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Bring back postal banking

I still like this idea.

Postal unions and civil rights groups are among other advocacy organizations, along with the U.S. Postal Service inspector general, pushing USPS to expand into banking. Sen. Bernie Sanders (I-Vt.), a Democratic presidential hopeful, agrees. But USPS, which could use the business, has no interest.

Providing financial services in post offices “could benefit the 68 million underserved Americans who either do not have a bank account or rely on expensive services like payday lending and check cashing,” says an inspector general report issued in May. “The products also could help the Postal Service generate new revenue to continue providing universal service. Because it has a presence in every neighborhood, including many places where there are no longer any bank branches, the Postal Service is well suited to provide such services. In addition, its well-trained workforce is already experienced at handling complex transactions and watching out for related fraud and other risks.”

The push for postal banking received a boost this month with an article by Mehrsa Baradaran in The Atlantic. Baradaran, a University of Georgia School of Law associate professor, advocates a “central bank for the poor,” as an alternative to “the unscrupulous practices of payday lenders.”

Postal banking, she wrote, could provide short-term loans and “potentially drive out the usurious fringe-lending sector, which profits from Americans’ financial woes.” Her article was adapted from her book “How the Other Half Banks: Exclusion, Exploitation, and the Threat to Democracy.”

USPS officials regularly trumpet what they are doing to improve the Postal Service’s financial situation, including such things as selling greeting cards. But the officials have rejected postal banking.

“While we currently provide our customers with certain financial services, including money orders, electronic funds transfers, and cashing of U.S. Treasury checks, our core function is not banking,” said David A. Partenheimer, a USPS spokesman. Former Postmaster General Patrick Donahoe was more emphatic during his farewell press conference in January. “The key thing for any successful business is to work within their core,” he said. “We don’t know anything about banking.”

They must have forgotten.

Postal banking, known as the Postal Savings System, began operation in 1911 and officially ended in 1967, though the Post Office stopped accepting deposits a year earlier. Initially, savings earned 2.5 percent interest with a half-percent designated for operation of the system, according to a postal service history. “Although bankers first viewed the Postal Savings System as competition,” the history says, “they later were convinced that the Postal Savings System brought a considerable amount of money out of hiding from mattresses and cookie jars.” Most of the money was redeposited in local banks. The Postal Savings System, however, did not include lending, according to Mehrsa.

I’ve covered this before, and continue to be convinced that it makes sense. That Inspector general report quote above is a big part of it, but just having convenient access to their money without having to pay exorbitant fees or be at the mercy of the failings of unregulated “entrepreneurs” would be a huge book for millions of working people. I truly don’t understand the USPS’s objections to this, given their own history. It would be good for their business as well as good for so many people. Keep up the pressure, y’all.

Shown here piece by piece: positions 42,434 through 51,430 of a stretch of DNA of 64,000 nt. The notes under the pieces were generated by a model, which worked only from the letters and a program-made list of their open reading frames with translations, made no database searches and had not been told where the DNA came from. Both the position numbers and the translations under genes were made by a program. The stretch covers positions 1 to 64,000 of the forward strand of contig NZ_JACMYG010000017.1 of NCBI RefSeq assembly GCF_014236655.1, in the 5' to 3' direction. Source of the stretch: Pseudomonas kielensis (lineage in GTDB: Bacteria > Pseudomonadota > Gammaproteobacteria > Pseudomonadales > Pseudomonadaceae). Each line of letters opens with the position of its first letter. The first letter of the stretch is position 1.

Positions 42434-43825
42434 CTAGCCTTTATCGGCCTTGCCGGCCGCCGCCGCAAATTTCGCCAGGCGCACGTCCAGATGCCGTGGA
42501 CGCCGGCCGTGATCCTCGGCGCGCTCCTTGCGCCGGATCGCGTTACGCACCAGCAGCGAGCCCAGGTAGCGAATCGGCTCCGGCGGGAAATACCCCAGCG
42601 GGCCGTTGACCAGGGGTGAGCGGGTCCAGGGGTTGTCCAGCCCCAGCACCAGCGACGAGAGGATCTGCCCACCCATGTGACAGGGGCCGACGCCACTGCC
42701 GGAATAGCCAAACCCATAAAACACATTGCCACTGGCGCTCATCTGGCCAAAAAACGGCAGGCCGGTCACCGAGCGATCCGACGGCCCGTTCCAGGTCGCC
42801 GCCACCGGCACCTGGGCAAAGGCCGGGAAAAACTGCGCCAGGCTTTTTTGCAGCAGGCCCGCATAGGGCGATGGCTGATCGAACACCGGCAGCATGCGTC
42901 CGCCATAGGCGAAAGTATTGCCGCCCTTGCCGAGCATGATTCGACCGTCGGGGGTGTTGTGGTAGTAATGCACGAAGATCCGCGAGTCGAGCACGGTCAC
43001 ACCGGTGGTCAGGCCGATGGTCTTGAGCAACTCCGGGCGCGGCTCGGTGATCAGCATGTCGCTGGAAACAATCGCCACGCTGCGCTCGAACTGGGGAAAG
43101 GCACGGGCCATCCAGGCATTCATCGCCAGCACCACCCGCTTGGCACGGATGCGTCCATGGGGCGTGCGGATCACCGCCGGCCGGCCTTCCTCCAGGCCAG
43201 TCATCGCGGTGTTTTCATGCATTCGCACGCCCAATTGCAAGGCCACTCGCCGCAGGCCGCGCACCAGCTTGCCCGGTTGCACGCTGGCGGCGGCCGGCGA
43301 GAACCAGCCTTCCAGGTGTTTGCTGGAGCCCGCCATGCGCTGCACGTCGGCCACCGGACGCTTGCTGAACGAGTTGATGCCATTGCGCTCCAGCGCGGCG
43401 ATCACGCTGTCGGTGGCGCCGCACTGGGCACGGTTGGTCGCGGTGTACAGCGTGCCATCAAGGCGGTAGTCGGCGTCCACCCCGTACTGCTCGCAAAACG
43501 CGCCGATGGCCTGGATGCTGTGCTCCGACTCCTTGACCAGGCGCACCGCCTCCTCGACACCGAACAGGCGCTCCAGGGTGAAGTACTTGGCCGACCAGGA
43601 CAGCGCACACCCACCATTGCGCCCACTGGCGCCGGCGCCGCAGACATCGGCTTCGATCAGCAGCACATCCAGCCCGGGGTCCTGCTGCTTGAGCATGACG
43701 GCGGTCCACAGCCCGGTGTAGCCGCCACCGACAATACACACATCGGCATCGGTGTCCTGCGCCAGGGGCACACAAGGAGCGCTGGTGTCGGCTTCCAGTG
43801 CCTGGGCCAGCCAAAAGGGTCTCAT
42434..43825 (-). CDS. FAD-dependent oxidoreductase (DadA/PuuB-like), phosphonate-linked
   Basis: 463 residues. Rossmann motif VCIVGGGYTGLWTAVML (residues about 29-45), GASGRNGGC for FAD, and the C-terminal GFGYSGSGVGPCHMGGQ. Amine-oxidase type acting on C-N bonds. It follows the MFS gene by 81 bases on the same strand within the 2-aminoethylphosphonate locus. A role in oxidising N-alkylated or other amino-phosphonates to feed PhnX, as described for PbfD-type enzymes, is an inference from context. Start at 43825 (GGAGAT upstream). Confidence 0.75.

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4 Comments

  1. Bill Daniels says:

    As long as this is a money making proposition for the Post Office, I’m on board with it. With regard to check cashing in particular, as pro-business as I am, I can’t see why a bank can’t be forced to cash their own check for the face value, sans fees. If I write a $ 100 check, the person cashing it at my bank ought to get $ 100. When I was younger, I don’t remember banks charging to cash their own checks.

    With regards to the payday lenders, Kuff, do you have any information about how the CoH’s regulations passed under Mayor Parker have effected those businesses? Did they move out of the city limits?

  2. Paul kubosh says:

    I didn’t even know this was a thing.

  3. state public banks are politically more viable

  4. Christopher says:

    Public banking is far more viable economically, but not politically. It would greatly undermine the current privatization of banks (which talking about corruption are the largest payers of lobbyists in the capital, which is why public banking doesn’t exist outside of North Dakota).

    Additionally, Public banking would promote socialism rather than capitalism. Because ultimately public banking would not be about profit in the sense of dollar amounts, but rather in support of localized production and real investment (jobs, land, ect). Basically putting a community and the people of that community above the priority of profit. Private banking is a tool of capitalism wherein profit is the bottom line, even when that profit is at the detriment of a community and it’s people. Private banks would spend everything they have to vilify and prevent public banking.

    While post office banking doesn’t make as much sense from an economic perspective, it being under one of America’s socialism systems means that it would be more politically viable (not as much at risk of being attack by say… republicans?). Particularly if they are going to highlight post office banking as a profit based banking system (I also don’t think private banks would do anything to directly stop this, only hinder its effectiveness).